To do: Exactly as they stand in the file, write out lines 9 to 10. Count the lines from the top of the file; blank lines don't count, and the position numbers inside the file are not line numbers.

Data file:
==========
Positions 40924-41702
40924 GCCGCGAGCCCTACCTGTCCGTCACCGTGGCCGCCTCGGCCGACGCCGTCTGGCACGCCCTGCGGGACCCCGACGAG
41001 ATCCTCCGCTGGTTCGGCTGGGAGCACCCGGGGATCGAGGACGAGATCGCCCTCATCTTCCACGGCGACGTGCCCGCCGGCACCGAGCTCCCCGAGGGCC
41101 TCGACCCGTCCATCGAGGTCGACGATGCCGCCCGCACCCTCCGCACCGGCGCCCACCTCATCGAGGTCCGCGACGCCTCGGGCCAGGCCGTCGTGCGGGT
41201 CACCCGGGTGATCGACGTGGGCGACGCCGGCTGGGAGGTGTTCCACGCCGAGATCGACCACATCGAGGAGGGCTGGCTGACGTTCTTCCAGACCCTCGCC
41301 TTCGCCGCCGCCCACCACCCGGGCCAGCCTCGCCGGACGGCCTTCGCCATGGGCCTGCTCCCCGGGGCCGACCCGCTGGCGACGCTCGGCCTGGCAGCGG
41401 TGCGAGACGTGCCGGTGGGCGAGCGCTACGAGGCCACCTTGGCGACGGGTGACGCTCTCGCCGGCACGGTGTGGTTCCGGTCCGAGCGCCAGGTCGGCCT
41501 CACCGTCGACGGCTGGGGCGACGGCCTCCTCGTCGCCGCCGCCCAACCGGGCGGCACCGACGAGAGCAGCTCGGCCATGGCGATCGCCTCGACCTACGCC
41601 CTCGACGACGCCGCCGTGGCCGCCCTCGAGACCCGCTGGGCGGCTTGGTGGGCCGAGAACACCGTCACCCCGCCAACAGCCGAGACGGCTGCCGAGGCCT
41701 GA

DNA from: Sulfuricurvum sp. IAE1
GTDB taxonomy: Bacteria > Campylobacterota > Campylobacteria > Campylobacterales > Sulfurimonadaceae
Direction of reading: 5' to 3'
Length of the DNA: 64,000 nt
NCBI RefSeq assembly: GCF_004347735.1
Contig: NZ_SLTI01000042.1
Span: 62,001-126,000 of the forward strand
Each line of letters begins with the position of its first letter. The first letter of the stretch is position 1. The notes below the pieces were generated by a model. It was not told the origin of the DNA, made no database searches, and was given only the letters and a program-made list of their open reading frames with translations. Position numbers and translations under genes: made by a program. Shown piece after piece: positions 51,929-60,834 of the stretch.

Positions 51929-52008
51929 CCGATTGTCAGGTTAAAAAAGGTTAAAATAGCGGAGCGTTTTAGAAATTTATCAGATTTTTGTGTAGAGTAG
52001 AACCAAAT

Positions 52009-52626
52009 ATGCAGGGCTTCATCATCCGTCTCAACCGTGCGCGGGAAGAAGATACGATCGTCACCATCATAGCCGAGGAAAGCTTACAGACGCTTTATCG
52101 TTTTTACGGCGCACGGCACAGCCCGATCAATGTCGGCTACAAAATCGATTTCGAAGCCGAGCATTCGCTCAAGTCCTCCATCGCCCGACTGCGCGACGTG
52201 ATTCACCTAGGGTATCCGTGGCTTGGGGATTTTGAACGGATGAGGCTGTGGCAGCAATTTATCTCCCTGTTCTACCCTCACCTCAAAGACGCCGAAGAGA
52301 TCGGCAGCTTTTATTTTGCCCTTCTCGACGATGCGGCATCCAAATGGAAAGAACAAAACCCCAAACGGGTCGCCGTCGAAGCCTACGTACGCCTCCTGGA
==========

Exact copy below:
41601 CTCGACGACGCCGCCGTGGCCGCCCTCGAGACCCGCTGGGCGGCTTGGTGGGCCGAGAACACCGTCACCCCGCCAACAGCCGAGACGGCTGCCGAGGCCT
41701 GA